Recently in Alcohol Server Liability Category

May 25, 2014

Alabama Supreme Court Issues Ruling on Service by Publication

A $37 million verdict against a business that served alcohol to a driver who then killed a man in a DUI collision has been overturned by the Alabama Supreme Court on the grounds that notice of the lawsuit wasn't properly served. This was despite the plaintiff's compliance with the formalities of service by publication as approved by the trial court.
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Montgomery DUI accident lawyers recognize this as a cautionary tale regarding serving a defendant by publication, and underscores the plaintiff's burden to prove that every effort was made to serve the defendant before the case progresses.

It's not uncommon for defendants to avoid being served with civil court papers. The theory is that if they aren't served notice, the case can't proceed. This is only true to an extent. The case will eventually move forward - but only if plaintiffs can prove they made every effort to serve notice on the defendant and the defendant actively hid or endeavored to avoid being served.

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November 11, 2013

Montgomery DUI Accidents & Dram Shop Laws This Holiday Season

The holiday season is a time when many people throw festive parties to celebrate. Unfortunately, parties can sometimes get out of control and people can end up having too much to drink. ambulance-1334532-m.jpg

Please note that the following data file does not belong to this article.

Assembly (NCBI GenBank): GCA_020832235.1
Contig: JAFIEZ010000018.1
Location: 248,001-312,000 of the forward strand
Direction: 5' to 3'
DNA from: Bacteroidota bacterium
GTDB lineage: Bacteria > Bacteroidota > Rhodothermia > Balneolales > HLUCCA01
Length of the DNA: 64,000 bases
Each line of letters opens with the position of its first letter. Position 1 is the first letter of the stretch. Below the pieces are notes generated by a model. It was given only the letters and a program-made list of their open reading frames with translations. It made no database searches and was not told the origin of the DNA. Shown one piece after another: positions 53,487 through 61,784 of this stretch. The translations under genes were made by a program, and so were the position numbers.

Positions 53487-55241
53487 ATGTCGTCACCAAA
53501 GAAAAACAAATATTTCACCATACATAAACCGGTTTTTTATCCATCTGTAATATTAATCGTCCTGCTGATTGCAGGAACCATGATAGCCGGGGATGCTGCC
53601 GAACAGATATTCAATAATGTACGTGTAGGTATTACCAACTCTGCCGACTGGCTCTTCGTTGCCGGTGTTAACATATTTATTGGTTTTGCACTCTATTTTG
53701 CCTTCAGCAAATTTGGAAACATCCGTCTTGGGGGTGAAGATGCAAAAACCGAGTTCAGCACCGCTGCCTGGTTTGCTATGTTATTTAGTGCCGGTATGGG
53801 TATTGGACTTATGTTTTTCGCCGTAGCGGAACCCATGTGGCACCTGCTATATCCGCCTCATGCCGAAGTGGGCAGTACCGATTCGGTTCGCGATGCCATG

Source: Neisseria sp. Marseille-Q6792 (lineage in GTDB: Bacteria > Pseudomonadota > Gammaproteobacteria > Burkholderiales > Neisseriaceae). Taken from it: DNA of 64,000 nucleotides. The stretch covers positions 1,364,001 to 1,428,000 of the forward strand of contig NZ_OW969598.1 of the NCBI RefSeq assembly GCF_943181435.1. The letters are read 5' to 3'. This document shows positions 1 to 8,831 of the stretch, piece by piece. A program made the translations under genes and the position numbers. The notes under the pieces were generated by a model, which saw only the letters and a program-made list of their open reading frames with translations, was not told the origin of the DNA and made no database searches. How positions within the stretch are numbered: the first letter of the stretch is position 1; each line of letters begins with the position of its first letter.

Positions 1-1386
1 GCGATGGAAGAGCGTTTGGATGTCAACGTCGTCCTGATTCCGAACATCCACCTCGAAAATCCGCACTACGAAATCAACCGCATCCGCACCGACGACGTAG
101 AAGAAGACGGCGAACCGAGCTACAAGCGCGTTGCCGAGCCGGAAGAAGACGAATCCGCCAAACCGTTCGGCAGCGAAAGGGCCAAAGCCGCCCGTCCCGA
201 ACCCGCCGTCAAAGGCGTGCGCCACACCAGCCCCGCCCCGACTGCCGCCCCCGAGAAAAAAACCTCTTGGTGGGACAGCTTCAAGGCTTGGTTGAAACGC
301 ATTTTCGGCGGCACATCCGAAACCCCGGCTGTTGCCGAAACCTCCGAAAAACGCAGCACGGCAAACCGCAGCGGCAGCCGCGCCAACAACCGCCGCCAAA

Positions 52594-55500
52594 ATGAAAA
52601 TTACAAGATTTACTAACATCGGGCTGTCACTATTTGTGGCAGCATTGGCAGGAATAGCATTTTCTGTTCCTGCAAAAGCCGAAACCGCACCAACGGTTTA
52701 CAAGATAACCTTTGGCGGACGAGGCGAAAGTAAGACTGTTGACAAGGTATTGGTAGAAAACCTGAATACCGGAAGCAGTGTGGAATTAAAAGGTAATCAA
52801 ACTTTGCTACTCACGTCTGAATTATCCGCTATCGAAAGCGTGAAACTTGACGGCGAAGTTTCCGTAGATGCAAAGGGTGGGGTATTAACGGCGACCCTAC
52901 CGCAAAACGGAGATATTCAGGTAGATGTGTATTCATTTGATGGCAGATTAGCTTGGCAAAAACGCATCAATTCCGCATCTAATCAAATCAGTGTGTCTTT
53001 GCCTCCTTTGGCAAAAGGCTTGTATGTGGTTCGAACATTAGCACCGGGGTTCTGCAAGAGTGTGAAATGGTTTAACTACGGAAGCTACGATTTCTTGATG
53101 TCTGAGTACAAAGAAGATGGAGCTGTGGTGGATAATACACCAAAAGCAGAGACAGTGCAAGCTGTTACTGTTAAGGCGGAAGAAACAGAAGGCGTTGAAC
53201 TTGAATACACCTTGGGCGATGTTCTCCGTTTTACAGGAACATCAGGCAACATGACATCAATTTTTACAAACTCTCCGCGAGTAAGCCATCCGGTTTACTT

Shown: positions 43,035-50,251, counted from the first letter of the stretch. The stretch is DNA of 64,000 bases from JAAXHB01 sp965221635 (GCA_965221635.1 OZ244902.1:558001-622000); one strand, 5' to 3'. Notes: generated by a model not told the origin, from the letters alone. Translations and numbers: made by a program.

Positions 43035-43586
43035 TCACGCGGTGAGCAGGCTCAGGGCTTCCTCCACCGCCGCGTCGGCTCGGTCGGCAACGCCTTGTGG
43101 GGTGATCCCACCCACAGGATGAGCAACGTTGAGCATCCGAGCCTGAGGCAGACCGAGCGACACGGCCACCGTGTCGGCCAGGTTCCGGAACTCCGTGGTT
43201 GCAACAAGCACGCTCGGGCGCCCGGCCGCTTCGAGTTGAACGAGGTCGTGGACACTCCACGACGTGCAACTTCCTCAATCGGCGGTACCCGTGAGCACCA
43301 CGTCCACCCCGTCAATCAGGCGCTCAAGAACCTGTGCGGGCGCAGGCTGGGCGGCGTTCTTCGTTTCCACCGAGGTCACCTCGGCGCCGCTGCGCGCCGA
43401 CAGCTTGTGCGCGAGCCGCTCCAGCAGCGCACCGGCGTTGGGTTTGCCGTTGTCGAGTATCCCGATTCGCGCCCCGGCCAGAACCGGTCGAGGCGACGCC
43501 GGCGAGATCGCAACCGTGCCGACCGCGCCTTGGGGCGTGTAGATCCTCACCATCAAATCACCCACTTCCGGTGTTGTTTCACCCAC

Our Montgomery injury lawyers know that if you are throwing a party or allowing your kids to have one, you have certain responsibilities as a host. Alabama has both dram shop and social host laws, which make bars, restaurants, vendors and even private homeowners responsible for serving alcohol to people who are drunk or under-aged.

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January 27, 2011

Alcohol-Related Auto Accidents: The Offender May Not Be The Only Source Of Recovery

A Gulf Shores, Alabama man pled guilty to DUI Manslaughter earlier this week in a Florida Court in connection with a drunk driving collision in which one man was killed and another seriously injured. The at-fault driver faces up to 20 years in prison. (Montgomery Advertiser 1-25-11 - from the Associated Press). Assuming the at-fault driver was insured, the family of the deceased driver is likely to recover the limit of the available liability coverage. Many drivers only have liability insurance coverage for the minimum limit under Alabama law of $25,000. However, there may be other potential defendants and/or sources of recovery.

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